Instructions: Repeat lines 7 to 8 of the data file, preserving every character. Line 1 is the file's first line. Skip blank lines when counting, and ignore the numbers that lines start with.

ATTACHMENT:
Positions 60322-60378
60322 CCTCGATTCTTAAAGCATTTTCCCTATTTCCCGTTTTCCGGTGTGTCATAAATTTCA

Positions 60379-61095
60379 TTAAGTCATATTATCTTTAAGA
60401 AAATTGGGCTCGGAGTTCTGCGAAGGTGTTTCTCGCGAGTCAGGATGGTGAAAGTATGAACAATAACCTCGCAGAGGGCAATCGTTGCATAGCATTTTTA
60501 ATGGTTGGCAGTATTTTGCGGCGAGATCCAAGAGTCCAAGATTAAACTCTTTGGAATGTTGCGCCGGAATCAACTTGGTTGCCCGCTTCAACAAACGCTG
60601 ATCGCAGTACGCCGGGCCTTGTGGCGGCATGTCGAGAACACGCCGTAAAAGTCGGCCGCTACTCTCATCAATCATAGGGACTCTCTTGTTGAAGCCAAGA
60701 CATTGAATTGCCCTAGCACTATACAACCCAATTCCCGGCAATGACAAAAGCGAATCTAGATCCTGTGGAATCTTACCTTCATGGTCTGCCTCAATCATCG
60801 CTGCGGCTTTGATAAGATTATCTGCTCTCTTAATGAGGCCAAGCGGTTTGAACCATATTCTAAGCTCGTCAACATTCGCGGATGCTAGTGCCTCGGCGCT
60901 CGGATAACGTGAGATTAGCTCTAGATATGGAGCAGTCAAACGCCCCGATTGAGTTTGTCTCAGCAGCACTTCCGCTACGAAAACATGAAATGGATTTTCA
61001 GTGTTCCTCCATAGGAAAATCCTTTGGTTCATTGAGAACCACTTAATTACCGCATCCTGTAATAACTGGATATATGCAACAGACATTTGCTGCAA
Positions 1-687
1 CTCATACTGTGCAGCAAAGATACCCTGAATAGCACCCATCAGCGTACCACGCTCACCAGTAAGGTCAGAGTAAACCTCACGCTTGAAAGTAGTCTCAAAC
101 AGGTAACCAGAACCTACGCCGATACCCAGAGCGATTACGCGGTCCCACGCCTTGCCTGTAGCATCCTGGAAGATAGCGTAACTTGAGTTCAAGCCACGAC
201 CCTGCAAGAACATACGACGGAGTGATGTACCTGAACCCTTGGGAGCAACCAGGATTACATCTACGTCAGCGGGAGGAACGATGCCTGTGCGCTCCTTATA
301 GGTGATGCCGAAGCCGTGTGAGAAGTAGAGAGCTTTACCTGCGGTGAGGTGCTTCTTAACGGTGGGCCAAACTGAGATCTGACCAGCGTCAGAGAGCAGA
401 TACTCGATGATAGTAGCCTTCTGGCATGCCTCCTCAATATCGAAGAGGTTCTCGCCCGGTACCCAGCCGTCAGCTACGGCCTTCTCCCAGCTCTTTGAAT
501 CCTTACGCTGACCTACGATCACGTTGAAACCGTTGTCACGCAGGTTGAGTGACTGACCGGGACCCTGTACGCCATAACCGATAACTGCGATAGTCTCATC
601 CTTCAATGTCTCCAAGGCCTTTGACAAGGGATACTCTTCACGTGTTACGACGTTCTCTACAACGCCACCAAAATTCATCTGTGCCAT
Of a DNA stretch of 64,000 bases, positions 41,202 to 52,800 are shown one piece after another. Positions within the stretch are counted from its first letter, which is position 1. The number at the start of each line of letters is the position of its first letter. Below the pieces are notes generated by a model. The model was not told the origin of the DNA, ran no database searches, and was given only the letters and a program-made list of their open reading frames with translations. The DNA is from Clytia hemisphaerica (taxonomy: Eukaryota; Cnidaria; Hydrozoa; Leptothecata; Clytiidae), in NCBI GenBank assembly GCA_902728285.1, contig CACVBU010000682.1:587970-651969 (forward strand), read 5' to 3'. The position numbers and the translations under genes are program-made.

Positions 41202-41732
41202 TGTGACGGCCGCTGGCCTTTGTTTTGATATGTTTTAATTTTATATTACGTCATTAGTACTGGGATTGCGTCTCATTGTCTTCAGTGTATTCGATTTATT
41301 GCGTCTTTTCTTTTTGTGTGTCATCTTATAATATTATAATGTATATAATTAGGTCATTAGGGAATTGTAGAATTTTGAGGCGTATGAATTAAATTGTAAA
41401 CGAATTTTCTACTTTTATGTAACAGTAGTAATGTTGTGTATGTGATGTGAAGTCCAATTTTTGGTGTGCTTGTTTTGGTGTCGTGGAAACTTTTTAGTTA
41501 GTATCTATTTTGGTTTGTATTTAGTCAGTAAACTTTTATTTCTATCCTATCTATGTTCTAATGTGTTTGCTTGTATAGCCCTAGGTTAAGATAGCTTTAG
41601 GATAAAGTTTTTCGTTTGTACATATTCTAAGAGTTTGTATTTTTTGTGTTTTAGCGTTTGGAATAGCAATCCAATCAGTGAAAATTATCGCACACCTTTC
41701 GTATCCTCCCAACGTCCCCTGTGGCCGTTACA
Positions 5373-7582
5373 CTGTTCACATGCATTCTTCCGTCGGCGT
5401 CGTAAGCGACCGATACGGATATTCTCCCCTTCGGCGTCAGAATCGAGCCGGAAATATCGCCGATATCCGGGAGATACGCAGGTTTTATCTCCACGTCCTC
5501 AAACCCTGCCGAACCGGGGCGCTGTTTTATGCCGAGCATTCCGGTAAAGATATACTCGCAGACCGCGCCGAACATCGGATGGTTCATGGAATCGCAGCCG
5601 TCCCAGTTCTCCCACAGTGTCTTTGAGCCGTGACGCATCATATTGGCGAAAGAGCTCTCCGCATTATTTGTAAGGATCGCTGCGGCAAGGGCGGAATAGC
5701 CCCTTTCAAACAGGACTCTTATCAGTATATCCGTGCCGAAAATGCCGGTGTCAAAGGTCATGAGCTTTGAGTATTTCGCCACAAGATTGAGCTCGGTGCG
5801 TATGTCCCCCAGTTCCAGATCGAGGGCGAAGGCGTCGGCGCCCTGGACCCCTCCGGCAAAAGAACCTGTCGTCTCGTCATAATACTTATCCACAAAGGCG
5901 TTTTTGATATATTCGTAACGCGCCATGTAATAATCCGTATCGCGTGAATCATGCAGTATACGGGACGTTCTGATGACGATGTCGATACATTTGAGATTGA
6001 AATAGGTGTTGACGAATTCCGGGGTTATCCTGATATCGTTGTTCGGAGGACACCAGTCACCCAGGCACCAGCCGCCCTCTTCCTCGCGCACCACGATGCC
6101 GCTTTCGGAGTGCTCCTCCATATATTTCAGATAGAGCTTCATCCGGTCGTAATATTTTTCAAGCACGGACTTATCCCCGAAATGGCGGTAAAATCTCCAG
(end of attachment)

60601 ATCGCAGTACGCCGGGCCTTGTGGCGGCATGTCGAGAACACGCCGTAAAAGTCGGCCGCTACTCTCATCAATCATAGGGACTCTCTTGTTGAAGCCAAGA
60701 CATTGAATTGCCCTAGCACTATACAACCCAATTCCCGGCAATGACAAAAGCGAATCTAGATCCTGTGGAATCTTACCTTCATGGTCTGCCTCAATCATCG